9. Avoid damage to wheelchairs and walkers. Secure your gear, whether it’s in the trunk or the cabin of the car. It’s easy for wheelchairs, walkers, and other equipment to jolt forward during a sudden stop and either hurt you, get damaged, or both.
  10. Use modified vehicles. If you rent a vehicle, look for one with features like higher seats for easier entry and exit, plenty of legroom between the seat and the door frame, reclining seats, electric, heated/cooled seats, keyless entry, hands-free liftgate, parking assistance tech, abundant and accessible cargo space (to store equipment and other supplies for the trip), hands-free navigation/GPS, grab bars, and Bluetooth.


Some people with physical disabilities travel in vehicles customized for their accessibility. These cars may have hand controls, swivel seats, ramps, or occupant restraints. In other words, your current vehicle could possibly be adapted to be more accessible for you, or you could purchase a new vehicle and start from scratch with accessibility.

To find out more, consult a rehab specialist or explore websites such as BraunAbility. Among other things, BraunAbility can lead you to nearby dealers who can help.3 The company also has a program called Click&Drive that helps you work with a local dealer and mobility professional on vehicle accessibility and customization. Financing options include trade-ins and rebates.

  1. Wear comfortable clothes or shoes. 
      • Undergarments: Wear socks, underwear, and bras you already feel comfortable in. Car trips are not the time to experiment with new pairs. Even mildly too-tight socks can end up causing agony on travels.4
      • Bottoms: Sweatpants, yoga pants, or long skirts may keep you comfortable for hours while sitting in the car. They’re also easy to pack and space-friendly for your suitcase. Conversely, jeans can be tricky to put on, often feel restrictive, and gobble up more luggage space.
      • Tops: Sweaters could be too bulky and uncomfortable, making moving around harder. If the weather is cold, long-sleeved shirts and blankets may better fit the bill.
      • Shoes: Bring at least two pairs, or more if you have the space.
  2. Consider luggage space. Luggage space matters, especially for people who always have a lap. Their clothes are at higher risk of spills and various mishaps. Aim to pack one pair of pants for each day you travel. If you’re on the road for more than a week, find somewhere to do laundry every week.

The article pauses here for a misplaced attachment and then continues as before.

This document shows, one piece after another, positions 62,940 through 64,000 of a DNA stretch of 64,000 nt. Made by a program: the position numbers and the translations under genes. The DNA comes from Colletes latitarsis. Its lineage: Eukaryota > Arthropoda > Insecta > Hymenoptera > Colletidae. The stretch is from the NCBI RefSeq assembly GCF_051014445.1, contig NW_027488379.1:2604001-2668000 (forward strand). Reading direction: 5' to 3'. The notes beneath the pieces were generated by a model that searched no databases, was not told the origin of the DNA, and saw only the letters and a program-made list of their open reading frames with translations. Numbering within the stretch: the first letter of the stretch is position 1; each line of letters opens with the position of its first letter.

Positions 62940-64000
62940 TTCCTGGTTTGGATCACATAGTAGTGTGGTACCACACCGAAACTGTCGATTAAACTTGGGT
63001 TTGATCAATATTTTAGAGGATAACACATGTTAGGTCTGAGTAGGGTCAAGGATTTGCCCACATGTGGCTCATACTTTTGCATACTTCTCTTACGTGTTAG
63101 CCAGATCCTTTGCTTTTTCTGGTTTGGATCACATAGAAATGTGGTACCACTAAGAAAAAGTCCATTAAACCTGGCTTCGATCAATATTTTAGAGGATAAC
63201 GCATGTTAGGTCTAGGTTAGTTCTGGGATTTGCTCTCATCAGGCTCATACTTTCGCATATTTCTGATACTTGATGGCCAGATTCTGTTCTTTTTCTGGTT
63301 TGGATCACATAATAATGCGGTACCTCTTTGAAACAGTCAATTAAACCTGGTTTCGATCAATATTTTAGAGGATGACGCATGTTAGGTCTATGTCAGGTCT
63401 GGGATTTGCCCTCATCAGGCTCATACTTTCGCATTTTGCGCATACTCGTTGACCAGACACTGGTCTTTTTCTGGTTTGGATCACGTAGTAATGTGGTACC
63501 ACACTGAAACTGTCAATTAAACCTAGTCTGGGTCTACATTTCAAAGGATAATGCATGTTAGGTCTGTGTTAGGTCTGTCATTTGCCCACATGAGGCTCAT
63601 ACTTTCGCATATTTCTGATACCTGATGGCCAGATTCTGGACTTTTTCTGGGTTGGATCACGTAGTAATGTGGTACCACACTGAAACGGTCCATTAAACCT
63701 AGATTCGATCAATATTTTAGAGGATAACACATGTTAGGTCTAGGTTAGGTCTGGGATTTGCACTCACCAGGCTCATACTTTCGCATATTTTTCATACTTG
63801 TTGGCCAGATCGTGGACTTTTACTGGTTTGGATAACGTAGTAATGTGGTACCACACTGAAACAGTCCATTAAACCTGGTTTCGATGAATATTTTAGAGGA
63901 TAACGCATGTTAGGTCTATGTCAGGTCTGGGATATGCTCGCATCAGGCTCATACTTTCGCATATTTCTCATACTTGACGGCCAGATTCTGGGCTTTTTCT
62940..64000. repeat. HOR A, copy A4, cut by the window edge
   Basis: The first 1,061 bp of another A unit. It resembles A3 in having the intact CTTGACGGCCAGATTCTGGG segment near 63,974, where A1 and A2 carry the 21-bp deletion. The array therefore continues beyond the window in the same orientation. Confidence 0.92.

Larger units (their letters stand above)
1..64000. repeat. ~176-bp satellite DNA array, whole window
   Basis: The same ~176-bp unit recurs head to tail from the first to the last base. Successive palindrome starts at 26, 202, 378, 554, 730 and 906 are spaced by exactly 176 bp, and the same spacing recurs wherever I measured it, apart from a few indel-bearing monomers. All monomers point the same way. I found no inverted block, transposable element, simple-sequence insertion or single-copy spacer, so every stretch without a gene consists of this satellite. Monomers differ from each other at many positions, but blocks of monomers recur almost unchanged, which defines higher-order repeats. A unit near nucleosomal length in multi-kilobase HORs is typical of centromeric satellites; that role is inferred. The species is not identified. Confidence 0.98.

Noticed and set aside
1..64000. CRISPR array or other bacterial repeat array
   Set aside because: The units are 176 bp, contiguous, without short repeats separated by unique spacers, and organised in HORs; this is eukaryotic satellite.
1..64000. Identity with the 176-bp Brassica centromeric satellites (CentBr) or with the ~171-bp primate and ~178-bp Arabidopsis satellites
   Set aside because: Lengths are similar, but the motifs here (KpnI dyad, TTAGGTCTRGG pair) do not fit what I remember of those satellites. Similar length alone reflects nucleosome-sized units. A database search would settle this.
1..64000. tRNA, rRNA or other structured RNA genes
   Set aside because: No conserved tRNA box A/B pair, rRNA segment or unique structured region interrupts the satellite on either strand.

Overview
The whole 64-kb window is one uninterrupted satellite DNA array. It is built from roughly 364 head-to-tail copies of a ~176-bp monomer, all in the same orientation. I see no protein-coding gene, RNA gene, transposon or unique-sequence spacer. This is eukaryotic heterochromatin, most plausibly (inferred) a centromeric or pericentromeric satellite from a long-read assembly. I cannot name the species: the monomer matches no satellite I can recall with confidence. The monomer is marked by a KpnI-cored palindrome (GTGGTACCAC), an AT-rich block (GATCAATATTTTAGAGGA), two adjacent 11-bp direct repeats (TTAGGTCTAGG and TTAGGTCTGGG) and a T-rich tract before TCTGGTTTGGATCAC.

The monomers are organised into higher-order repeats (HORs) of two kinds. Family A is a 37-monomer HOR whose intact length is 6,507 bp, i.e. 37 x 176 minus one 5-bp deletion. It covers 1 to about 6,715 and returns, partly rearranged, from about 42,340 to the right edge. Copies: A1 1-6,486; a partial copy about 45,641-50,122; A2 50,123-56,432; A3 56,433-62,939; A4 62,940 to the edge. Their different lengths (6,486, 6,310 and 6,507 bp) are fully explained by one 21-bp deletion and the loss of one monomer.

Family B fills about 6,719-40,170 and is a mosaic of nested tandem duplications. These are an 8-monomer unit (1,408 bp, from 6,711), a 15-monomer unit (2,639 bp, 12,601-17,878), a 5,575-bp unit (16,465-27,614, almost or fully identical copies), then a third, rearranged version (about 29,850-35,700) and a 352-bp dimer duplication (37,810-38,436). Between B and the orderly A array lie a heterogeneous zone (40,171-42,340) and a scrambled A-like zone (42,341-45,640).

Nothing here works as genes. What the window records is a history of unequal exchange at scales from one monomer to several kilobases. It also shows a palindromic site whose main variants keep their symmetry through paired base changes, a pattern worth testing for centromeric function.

Plan the Route and Schedule

Route planning makes for smoother trips. For instance, route planning could help identify frequently congested areas that might prove stressful, as well as good spots for rests or meals.

  1. Build extra time into your itinerary. Don’t push 12-hour travel days when eight hours is better for your health.
  2. Map the route to minimize stressors. Suppose traffic jams cause you stress, which then worsens your symptoms. You could plan a route that avoids major highways, even if the trip takes longer. The extra time is worth your health and peace of mind.
  3. Plan breaks around interesting sites or good picnic spots. Find multiple break spots ahead of time in case your first choice is closed.
  4. Travel when the weather is good, if possible.
  5. Scout wheelchair-accessible bathrooms ahead of time. State-run rest areas, as well as big chain stores like Starbucks, will typically have ADA-compliant facilities. Use a mobile app such as Flush to find accessible public restrooms along your route.5
  6. Consider taking stops about every two hours. 
  7. Consider bringing a travel companion. 
  8. Pick a destination that has high accessibility standards. U.S. national parks are highly accessible, and individuals with permanent disabilities may qualify for free lifetime passes. Additionally, major theme parks like Disney World and cruise ships such as Royal Caribbean, Holland America, and Celebrity Cruises tend to be very accomodating for people of all abilities.

Bring Plenty of Supplies

Start With Shorter Trips

About two weeks before your trip, note the supplies you use every day and how much of each you use. Unless you’re an experienced traveler with a good grasp on what to pack, bring double the amount of essential supplies you need, just to be safe. Consider the following supplies: